Turning to waste reduction and efficiency in the brewing process, regardless of the use of organic ingredients, the March/April 2007 edition of In Business magazine featured a profile of Mad River Brewing Company in Blue Lake, California, which recycles or reuses 98% of its residuals, with a goal toward generating zero waste. The April 2007 edition of eco-structure Magazine included a look at the sustainable practices of New Belgium Brewery in Fort Collins, Colorado. Among other things, the company purchases wind energy to power 100% of its brewery’s operations, the packaging hall was designed with energy efficiency in mind, and the brewhouse features a closed-loop heating system. For more information about New Belgium’s sustainability initiatives, see their web site.

For an example of sustainable initiatives at a brewery within the Great Lakes region, check out Michigan DEQ’s case study on the Leopold Bros. of Ann Arbor, Michigan. Goose Island Brewery in Chicago, Illinois is also a founding member of the Chicago Waste to Profit Network. An article from the October 2000 edition of Conscious Choice discusses several organic beers, including Goose Island’s organic beer production and partnering with Panorama Brewing Company to produce Wolaver’s Organic Ales regionally. Lakefront Brewery in Milwaukee, Wisconsin was the first brewery in that state and the first business in Milwaukee to receive the Travel Green Wisconsin certification from the state’s Department of Tourism. Check out the brewery’s web site detailing what they’ve done to reduce their environmental and social impact and earn this recognition.

For more resources related to P2 for breweries, check out the GLRPPR Food Processing Sector Resource. I’ll be adding a “Beverage Manufacturing” subcategory in the near future to make finding resources related to brewing and other beverage production within this Sector Resource easier.

WasteCap Wisconsin June 2007 Bulletin Available

Friday, June 15th, 2007 by

Ok, so end-of-pipe recycling is not technically considered pollution prevention in the strictest sense of the term; it is often argued that only in-process recycling counts. But folks interested in P2 also tend to be interested in diverting waste from landfills, especially if that waste can be turned into an asset and put to further use, at the source or otherwise. Plus, many P2 professionals are becoming more and more interested in the concepts of product stewardship and extender producer responsibility, which include thinking about how to reuse and recycle materials once they’ve served their original purpose. Information on recycling and recycled-content products is also of interest in matters of environmentally preferable purchasing and green building. So, beneficial reuse is part of my personal sense of the intention of pollution prevention, and yes, I am going to talk about end-of-pipe recycling in this P2 blog. Gasp if you must, and direct all criticisms to me (Joy).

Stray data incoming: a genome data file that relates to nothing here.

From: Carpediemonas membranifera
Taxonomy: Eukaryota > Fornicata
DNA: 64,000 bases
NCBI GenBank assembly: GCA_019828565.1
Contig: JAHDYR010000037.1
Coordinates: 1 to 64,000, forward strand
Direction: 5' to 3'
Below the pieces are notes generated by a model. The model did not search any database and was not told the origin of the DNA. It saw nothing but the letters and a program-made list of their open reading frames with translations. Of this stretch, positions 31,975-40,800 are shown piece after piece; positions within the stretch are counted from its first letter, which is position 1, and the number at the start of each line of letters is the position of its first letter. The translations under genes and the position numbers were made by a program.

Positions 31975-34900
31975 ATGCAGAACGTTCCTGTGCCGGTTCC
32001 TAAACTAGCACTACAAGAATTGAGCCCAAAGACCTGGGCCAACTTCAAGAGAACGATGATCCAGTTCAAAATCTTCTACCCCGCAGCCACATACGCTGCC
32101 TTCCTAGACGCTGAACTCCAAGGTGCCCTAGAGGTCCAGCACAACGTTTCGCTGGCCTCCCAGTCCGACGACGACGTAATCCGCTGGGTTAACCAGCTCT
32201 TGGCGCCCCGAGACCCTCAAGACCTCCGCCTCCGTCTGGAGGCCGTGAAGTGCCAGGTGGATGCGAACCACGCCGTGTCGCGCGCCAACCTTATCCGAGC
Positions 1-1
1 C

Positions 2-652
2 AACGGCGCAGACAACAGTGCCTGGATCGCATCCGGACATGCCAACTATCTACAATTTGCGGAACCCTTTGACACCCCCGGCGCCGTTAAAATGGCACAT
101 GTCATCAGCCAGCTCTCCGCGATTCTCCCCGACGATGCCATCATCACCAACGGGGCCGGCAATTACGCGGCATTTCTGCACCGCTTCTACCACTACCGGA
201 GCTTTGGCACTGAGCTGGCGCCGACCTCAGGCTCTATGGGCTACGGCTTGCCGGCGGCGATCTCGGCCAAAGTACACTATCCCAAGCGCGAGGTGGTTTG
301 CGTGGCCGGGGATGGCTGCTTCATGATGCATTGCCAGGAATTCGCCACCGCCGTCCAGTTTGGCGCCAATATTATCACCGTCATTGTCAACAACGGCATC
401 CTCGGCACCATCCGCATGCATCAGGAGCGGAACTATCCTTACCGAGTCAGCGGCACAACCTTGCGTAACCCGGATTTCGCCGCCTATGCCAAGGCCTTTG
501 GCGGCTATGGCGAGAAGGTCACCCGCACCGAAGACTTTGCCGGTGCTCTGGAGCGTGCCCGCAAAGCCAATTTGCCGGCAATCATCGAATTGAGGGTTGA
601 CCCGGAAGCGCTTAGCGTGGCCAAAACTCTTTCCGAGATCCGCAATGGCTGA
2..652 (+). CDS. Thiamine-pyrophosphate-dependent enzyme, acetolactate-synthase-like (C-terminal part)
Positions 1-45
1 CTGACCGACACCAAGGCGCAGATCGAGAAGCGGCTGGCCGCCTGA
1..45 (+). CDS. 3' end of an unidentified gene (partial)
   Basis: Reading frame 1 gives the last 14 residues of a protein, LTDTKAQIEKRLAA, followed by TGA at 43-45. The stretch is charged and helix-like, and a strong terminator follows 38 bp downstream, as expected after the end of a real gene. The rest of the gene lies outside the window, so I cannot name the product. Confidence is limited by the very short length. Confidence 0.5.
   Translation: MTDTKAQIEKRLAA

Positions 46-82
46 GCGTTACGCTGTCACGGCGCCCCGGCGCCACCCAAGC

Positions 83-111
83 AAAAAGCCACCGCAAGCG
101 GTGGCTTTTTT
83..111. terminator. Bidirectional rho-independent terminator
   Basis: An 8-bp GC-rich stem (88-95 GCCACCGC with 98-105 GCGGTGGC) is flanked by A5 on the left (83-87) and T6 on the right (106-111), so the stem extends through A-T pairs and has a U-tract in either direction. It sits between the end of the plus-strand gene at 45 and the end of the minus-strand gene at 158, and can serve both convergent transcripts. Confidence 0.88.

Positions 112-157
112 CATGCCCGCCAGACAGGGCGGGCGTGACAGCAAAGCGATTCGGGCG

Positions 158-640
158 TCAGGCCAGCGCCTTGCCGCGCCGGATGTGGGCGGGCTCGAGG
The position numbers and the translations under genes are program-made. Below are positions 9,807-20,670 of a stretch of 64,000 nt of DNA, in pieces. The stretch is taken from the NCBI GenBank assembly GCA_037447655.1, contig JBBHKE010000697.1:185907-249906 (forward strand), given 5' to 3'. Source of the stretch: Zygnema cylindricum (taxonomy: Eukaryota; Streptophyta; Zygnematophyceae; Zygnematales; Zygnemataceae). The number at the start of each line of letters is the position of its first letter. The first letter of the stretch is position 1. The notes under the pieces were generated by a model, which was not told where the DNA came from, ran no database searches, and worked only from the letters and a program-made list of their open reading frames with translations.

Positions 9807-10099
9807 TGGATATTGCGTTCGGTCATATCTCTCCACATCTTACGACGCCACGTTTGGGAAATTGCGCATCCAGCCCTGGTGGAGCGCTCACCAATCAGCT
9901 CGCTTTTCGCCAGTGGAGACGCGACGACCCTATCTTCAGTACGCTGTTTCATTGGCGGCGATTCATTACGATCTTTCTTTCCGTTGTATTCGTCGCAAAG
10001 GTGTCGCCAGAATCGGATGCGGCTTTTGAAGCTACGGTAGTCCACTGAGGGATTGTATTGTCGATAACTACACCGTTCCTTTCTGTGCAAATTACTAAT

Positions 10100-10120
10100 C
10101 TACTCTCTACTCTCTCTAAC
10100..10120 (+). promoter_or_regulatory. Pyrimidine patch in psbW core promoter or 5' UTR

WasteCap Wisconsin LogoIf you’re interested in beneficial reuse in general, and specifically in construction and demolition debris recycling, electronics recycling, and organic material recycling (composting, food donation, scraps for animal feed, etc.), check out WasteCap Wisconsin’s web site. They offer case studies, publications, training opportunities, and other resources on these issues. They also produce a monthly e-mail bulletin chock full of case studies, resources, news, information on recycling technologies, legislation, events, and profiles of member organizations. The June 2007 issue is available online, and archived issues are available all the way back to 2005. Information on signing up for the bulletin is available on the WasteCap Wisconsin home page.